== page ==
Although the input expression 6⁄9 is exact, there is another expression having the same mathematical value: 2⁄3 (because they are equivalent fractions). In fact, the fraction 6⁄9 has infinitely many equivalent fractions, but the simplest one is 2⁄3
Fōrmulæ tries to give the exact and simplest result. This is a rule of several contained in something that we call the Arithmetic canon.
See the following examples:
Fōrmulæ is able to compute expressions with many operations:
Notice that Fōrmulæ will try to give an exact number as result, if it is possible:
There are situations where the user wants to get or manage non-exact values or results.
The accuracy and simplicity is the default behavior that can be overridden. There are two methods to do that.
Method 1. Using decimal numbers
If you specify at least one decimal number in most of the arithmetic operations, it means that you want the result as a decimal number too (and therefore inexact):
There are cases (such as the 1 ÷ 3 operation), that the result has a infinite number of digits, in such a case, the number of calcluated digits is the current value of the significant figures, or significat digits. By default, it is 10 digits.
Some of the previous operations can now be performed, with decimal but inexact results:
The truncation of numbers to significant digits is only used for numbers with infinite representation. In the following example, there is no results that are numbers with infinite representation, so the calculation are done with all the precision of the numbers:
Notice that if you use this method, even if the result of the mathematical operation fit as an integer number, the result is always decimal:
There are operations that do not follow the rule. It is not an error, this is because it is natural these expression to do so. see the following examples:
The expression Sign always returns -1, 0 or 1 (integers) to indicate the sign (negative, zero or positive) of the number given as its parameter. It does not matter if the input is an integer number or decimal number:
The expression Truncate always returns an integer, because it removes the fractional part of the number given as input, it does not matter if the input is an integer number or decimal number:
The IntegerPart and FractionalPart expression return the integer and fractional part of a number respectively, ignoring the sign. The former always returns an integer number, the latter always returns a decimal number:
The ToInteger always returns an integer number:
While the ToDecimal always returns a decimal number:
Method 2. Using the Numeric expression
The Numeric expression takes any expression as its input. It converts all the integer numbers into the expression as decimal, and so the operations can be performed as in the first method.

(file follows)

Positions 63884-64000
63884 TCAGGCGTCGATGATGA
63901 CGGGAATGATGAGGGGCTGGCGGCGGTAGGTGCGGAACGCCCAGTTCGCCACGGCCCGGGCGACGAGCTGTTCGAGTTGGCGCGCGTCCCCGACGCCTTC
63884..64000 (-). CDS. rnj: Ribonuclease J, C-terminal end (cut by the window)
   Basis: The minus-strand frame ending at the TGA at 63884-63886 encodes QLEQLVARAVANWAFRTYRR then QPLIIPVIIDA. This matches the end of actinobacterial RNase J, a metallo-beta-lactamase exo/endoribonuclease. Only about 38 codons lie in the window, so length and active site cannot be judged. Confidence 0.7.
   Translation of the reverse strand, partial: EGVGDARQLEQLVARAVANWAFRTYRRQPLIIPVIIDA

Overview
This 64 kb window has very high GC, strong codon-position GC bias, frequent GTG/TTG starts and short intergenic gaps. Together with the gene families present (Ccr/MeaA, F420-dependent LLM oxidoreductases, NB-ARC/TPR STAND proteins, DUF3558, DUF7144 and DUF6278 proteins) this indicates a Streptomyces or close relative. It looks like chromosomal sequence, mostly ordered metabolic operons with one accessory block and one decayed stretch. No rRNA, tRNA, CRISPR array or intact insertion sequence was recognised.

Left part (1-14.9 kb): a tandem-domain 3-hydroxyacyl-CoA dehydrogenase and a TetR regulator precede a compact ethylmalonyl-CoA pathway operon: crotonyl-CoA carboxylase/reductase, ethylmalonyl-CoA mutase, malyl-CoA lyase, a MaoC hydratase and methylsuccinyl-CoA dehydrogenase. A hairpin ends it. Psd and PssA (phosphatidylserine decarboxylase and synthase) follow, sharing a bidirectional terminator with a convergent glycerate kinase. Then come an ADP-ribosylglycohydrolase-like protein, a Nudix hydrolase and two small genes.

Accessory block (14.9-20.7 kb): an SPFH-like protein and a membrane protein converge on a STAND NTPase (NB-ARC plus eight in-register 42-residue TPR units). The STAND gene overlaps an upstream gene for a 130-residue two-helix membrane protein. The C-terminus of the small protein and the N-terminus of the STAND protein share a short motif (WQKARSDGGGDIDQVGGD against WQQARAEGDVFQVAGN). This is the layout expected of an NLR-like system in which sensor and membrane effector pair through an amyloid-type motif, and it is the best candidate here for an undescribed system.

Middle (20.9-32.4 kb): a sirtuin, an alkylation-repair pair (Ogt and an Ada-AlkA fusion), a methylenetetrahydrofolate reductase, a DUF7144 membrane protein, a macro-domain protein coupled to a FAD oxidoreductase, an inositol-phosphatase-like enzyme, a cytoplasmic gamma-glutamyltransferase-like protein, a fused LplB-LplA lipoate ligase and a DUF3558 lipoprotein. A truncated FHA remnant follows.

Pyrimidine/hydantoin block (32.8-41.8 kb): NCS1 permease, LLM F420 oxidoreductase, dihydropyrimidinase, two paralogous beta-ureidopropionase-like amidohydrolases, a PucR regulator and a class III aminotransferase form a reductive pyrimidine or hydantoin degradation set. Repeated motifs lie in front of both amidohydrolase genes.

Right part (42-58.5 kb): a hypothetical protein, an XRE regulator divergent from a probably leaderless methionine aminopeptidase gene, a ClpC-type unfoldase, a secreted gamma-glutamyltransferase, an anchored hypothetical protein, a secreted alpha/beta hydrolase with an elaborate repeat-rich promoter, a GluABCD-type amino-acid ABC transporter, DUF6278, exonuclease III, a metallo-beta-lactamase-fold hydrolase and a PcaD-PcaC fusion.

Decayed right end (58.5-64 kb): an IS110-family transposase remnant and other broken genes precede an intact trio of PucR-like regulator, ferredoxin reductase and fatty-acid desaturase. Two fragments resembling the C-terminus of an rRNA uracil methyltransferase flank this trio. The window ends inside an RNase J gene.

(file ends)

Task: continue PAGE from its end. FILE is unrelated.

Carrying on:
It also convert mathematical constants such as π to numbers, truncated according to the current value of the significant digits.
The Numeric expression also has a two-parameter version. In this, the second parameter specifies a value to the number of significant digits
In the following example, we can get the numeric value of π with 5,000 digits of precision. The image was cut because it is too large.
Remember that truncation of numbers to significant digits only applies for numbers with infinite representation. In the following example, the number of significant digits is not used, because the operation does not produce numbers with infinite representation:
Sometime the inverse problem is presented. We have a non-integer number involved in an operation, but we want to use or to produce exact results.
One of the most useful tool for it is rationalization. It is the conversion of a decimal number to its rational form, which is exact and preserves accuracy.
The Rationalize expression
This expression reduces a decimal number to its rational equivalent expression. see the following examples:
Sometimes, we have a number that has infinitely many decimal digits, but they are periodic, this is, there is a pattern that repeats indefinitely, such as 0.3333333333... It is common to represent the repeating set of digits with a line over them, for example 0.0012636363... = 0.001263
The Rationalize expression has a two-parameter form. The first expression is the number to convert expressed a String, and the second one is the number of repeating digits, at the end of such that String. This number must be less or equal to the number of the fractional part of the number.
Let us test the rationalization of 0.3333333333... = 0.3
Example: rationalize the number 12.34567878787878... = 12.345678
To show that the result is the rational representation of the starting number:
The following shows that the number 0.999999999... = 0.9 is actually the number 1
In Fōrmulæ, you do not have to write parentheses in order to specify the order of operations, they are automatically put when they are needed:
In Fōrmulæ, you can do relational operation with numbers, such as comparisons:
The Compare expression is used to perform a comparison between two numbers.
How is -3⁄4 compared against 5⁄8 ?
The Max expression finds the maximum among several numbers:
There are many other operations you can perform with numbers, see the following examples:
The IsPrime expression returns whether the given numbers is prime or not.
The Digits expression produces an array containing the digits of a number:
You can set the base as the second parameter. The following returns the binary digits of a number:
Or you can get a (pseudo) random integer number between two integer numbers:
There are operations, such as exponentiation, that can return complex numbers:
- Arbitrary-precision integers (included)
- Calculating the value of e
- Continued fraction
- Convert decimal number to rational
- Egyptian fractions
- Hamming numbers
- Hickerson series of almost integers
- Sum of a series